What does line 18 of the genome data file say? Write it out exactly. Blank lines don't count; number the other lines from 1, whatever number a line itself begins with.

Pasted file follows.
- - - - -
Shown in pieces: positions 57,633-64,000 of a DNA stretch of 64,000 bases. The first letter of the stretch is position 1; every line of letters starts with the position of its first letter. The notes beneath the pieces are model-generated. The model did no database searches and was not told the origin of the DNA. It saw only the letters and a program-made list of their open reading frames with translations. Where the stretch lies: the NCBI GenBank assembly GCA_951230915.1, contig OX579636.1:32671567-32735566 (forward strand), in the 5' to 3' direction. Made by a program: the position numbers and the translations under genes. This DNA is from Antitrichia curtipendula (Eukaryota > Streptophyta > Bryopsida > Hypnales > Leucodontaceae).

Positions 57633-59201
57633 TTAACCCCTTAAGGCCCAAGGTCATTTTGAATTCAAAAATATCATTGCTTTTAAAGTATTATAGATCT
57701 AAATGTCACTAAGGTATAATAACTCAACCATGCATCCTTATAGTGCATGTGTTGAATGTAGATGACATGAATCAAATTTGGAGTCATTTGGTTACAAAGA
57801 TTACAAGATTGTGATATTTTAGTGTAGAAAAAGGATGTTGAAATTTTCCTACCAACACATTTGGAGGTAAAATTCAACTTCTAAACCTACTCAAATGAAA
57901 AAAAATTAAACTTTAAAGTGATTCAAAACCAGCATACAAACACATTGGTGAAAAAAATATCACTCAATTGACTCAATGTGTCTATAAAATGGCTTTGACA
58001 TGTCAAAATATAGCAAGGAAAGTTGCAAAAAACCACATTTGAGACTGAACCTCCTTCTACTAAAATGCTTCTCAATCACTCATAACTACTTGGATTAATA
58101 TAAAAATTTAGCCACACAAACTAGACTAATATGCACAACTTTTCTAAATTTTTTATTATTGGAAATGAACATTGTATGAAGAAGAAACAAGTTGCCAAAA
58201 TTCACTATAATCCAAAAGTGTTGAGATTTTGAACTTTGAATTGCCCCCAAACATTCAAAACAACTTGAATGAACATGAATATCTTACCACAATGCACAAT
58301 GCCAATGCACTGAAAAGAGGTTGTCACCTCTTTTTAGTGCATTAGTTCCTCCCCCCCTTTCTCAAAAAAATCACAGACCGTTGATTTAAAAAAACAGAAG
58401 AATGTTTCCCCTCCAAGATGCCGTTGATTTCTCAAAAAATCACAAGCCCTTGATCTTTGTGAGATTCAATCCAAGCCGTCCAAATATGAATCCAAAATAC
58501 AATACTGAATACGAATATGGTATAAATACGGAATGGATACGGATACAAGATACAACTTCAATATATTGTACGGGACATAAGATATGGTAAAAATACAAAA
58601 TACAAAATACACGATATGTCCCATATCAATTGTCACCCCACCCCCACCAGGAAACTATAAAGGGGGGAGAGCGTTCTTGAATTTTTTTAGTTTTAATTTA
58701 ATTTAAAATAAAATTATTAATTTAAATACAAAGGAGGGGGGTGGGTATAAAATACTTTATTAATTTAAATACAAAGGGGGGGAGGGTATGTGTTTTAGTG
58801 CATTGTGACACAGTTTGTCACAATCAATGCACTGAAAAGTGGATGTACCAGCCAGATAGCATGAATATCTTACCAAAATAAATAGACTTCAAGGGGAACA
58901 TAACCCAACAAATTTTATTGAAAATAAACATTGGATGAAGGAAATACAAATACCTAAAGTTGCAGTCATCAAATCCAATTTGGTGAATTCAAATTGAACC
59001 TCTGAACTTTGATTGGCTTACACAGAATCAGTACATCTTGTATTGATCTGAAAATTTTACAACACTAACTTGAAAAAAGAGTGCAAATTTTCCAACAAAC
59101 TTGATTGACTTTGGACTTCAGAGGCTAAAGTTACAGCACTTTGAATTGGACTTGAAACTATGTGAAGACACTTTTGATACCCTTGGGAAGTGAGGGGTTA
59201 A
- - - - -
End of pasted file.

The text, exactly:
59101 TTGATTGACTTTGGACTTCAGAGGCTAAAGTTACAGCACTTTGAATTGGACTTGAAACTATGTGAAGACACTTTTGATACCCTTGGGAAGTGAGGGGTTA